I was born over a pharmacy of which my father was manager so there was never any doubt that I would be a pharmacist myself. I helped my dad from a very young age. In those days the pharmacist was very much part of the local community and it wasn’t unusual for the doorbell to go at weekends with requests to dispense medicine or sell a product. (I remember the bell being disconnected on Sundays so we could all have a lie-in and read the papers!) Life was very much about helping people which ethos I took with me into my own training as a pharmacist and my voluntary role.
I worked in community pharmacy after my graduation until 2003 when I moved over to be a practice support pharmacist in doctor’s surgeries – looking at cost-effective, evidence-based prescribing. I also trained to be an independent pharmacist prescriber running clinics and prescribing in coronary heart disease prevention – smoking cessation, weight loss, management of cholesterol and blood pressure. I always wanted to run a clinic for breastfeeding mothers but it never quite happened.
In parallel with my working life I became more and more interested in breastfeeding after the birth of my children. I trained to become a breastfeeding supporter with one of the voluntary organisations and loved my time supporting new families. One day I was asked to update some information on the safety of drugs in breastmilk using both my “hats”. This led me into academia and links with the University of Portsmouth again culminating in research on the needs of doctors, pharmacists and mothers. I gained a PhD for my thesis “community pharmacist support for breastfeeding mothers requiring medication during lactation” in 2000. I was, what you might call a “mature student” and graduated in the same week as my eldest daughter. Enjoying academic life I then did an MSc in Community Pharmacy with a research topic totally unrelated to breastfeeding but which allowed me to delegate routine dispensing tasks to qualified technicians so I could spend more time talking to my customers and helping them with their health needs.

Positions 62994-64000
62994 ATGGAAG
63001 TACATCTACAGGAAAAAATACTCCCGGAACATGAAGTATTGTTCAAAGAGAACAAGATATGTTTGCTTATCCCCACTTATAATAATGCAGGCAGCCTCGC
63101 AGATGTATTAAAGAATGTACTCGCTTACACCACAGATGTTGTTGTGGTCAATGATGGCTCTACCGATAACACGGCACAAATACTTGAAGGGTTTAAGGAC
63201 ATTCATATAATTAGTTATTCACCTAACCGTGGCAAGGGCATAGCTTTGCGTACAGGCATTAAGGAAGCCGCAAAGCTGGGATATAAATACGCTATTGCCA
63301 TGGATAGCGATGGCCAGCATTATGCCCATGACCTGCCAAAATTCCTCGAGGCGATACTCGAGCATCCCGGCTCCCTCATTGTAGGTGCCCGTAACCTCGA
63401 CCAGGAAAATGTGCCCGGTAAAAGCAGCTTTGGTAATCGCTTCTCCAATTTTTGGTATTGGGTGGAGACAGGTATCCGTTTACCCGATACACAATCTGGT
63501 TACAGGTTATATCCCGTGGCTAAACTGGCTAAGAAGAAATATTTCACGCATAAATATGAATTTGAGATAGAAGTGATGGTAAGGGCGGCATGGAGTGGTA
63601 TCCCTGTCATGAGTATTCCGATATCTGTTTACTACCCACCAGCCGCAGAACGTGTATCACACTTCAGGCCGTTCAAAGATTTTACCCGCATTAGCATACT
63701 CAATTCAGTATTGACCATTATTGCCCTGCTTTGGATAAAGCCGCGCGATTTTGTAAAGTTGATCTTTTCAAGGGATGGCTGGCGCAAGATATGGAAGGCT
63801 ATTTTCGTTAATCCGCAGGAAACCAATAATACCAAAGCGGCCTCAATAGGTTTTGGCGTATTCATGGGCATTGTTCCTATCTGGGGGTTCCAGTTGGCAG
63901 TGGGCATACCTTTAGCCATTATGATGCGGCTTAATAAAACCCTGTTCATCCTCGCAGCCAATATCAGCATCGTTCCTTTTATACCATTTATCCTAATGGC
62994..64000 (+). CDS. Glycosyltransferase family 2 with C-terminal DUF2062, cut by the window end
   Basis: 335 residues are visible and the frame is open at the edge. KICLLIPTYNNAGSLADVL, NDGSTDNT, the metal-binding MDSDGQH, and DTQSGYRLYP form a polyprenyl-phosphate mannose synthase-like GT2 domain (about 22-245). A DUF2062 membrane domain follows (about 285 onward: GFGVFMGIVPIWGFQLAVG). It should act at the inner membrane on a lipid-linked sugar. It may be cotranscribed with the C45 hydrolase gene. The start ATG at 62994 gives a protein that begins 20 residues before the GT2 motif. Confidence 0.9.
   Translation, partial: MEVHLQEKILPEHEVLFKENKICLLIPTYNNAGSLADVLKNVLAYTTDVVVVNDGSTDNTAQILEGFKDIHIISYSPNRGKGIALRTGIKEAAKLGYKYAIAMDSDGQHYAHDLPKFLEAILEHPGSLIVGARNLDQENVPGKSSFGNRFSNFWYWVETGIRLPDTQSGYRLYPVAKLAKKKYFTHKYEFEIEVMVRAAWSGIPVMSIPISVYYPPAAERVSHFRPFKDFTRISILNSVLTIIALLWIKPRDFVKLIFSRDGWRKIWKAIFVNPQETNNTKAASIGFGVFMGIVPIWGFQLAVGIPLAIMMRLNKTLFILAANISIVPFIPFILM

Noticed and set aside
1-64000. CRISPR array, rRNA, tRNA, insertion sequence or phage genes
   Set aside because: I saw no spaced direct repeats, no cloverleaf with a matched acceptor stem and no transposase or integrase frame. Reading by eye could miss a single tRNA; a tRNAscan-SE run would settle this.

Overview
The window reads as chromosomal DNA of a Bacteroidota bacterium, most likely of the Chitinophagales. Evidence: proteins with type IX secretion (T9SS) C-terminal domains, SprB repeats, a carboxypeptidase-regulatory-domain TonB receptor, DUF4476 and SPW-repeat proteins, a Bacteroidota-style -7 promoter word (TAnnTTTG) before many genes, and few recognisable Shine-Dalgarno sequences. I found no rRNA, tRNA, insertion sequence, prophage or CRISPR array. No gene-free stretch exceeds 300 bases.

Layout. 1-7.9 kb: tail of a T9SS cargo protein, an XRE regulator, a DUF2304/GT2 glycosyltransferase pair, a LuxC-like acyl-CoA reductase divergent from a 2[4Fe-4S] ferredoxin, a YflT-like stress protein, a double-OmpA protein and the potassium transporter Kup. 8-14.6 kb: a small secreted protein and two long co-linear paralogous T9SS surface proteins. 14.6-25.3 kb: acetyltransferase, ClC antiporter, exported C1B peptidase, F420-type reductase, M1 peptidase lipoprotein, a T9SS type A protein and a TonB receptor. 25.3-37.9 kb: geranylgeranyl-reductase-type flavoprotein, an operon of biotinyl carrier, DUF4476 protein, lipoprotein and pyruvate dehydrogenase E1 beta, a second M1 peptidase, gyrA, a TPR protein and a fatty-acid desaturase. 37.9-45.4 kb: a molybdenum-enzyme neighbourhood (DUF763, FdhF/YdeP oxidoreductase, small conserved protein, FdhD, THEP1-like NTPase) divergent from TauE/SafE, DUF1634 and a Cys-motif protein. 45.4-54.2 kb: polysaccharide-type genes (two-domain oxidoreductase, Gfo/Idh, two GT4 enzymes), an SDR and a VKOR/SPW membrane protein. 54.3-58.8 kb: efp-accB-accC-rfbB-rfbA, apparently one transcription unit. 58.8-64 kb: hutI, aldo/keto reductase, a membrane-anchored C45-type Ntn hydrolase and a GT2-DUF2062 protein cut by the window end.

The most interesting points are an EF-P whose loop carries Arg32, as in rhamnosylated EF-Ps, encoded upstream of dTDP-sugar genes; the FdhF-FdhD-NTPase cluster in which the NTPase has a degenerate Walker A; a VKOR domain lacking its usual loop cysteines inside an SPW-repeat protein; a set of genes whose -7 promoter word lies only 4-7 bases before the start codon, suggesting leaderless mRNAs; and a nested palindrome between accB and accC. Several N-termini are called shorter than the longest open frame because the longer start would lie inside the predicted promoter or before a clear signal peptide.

I decided to leave paid work in order to devote my energies to my passion for breastfeeding and specifically drugs in breastmilk. I finally set my own website and began writing – fact sheets, a book (Breastfeeding and Medication published in 2013), replying to queries from mothers and healthcare professionals on the safety of drugs in breastmilk via email and social media as well as on the telephone. Life was never dull but often frustrating as I heard so many mothers given non evidence based information on the medication they needed. I sat on two NICE guidance committees relating to Maternal and Child Nutrition and setting up Donor milk Banks. I have been to many conferences and spoken on a variety of topics relating to breastfeeding and medication and more recently have been involved with delivering webinars.
In June 2013 I was in USA for the birth of my first grandchild and learned a whole lot of new lessons about breastfeeding support and with interest experienced the US system of maternity care. I began writing this book literally as my daughter paced the floor behind me in early labour. I spent a wonderful few weeks with the new family before flying home not expecting to see them again until Christmas. Sadly just 6 weeks later I took the heart breaking call that my son in law had stage 4 colon cancer and would be having a colostomy operation just 48 hours before his 35th birthday. I flew out to help with the care of my grandson in the family room of the wonderful Shady Grove Hospital in Rockville, Maryland. I watched the fight my son in law put up to stay with his beloved wife and son. With his whole family around him sadly he died just 42 days after the diagnosis. This book was completed in his memory to support all the other wonderful fathers who have new babies receiving the precious gift of breastmilk.
My own incredible husband of 42 years has always been alongside me as I breastfed our three daughters. We are currently proud grandparents to two grandsons and our new granddaughter born this summer. Our extended family includes two border collie dogs and a horse. Breastfeeding is still a central part of our family.